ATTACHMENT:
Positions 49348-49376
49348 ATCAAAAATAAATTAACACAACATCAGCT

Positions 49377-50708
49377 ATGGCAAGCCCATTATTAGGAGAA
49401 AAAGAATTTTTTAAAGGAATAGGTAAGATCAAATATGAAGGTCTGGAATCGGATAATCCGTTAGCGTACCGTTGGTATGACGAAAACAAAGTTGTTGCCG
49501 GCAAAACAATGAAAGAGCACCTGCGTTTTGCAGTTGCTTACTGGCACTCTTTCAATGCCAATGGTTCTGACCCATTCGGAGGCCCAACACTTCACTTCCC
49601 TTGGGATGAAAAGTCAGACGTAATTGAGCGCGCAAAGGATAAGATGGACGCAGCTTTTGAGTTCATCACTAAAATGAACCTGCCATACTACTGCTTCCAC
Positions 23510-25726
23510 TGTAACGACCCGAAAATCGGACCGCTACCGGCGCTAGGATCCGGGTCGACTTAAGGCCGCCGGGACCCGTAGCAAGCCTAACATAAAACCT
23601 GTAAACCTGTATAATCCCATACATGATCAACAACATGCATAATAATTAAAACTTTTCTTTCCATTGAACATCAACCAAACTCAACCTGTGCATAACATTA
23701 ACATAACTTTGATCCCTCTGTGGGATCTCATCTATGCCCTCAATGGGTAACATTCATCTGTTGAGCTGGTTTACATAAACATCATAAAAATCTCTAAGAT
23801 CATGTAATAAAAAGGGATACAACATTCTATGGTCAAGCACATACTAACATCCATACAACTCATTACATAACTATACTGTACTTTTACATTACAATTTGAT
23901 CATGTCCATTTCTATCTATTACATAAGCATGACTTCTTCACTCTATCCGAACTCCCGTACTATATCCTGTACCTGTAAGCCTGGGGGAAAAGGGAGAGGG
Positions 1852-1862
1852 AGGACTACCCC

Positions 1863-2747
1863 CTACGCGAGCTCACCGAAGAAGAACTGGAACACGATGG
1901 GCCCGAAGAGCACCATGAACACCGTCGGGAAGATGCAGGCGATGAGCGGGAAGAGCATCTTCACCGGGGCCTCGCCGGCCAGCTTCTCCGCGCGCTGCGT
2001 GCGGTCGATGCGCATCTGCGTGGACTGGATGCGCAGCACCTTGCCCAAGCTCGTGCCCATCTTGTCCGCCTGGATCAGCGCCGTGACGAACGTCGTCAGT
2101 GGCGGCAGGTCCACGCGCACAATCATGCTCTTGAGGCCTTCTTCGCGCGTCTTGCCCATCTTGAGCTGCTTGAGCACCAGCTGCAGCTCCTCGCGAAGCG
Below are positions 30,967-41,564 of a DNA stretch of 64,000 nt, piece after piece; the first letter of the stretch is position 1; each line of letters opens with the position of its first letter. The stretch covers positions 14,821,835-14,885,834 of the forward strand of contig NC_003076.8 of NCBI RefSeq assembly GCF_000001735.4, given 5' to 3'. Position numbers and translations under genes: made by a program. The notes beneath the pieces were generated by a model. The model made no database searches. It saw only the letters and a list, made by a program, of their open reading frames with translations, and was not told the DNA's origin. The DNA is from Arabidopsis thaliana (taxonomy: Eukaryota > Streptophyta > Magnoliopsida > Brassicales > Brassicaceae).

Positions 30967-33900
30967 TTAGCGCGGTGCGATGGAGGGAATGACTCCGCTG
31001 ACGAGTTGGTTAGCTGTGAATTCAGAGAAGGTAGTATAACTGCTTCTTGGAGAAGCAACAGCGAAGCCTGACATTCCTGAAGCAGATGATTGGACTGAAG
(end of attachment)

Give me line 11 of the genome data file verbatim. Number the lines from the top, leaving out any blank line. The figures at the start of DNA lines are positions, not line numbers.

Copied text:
23701 ACATAACTTTGATCCCTCTGTGGGATCTCATCTATGCCCTCAATGGGTAACATTCATCTGTTGAGCTGGTTTACATAAACATCATAAAAATCTCTAAGAT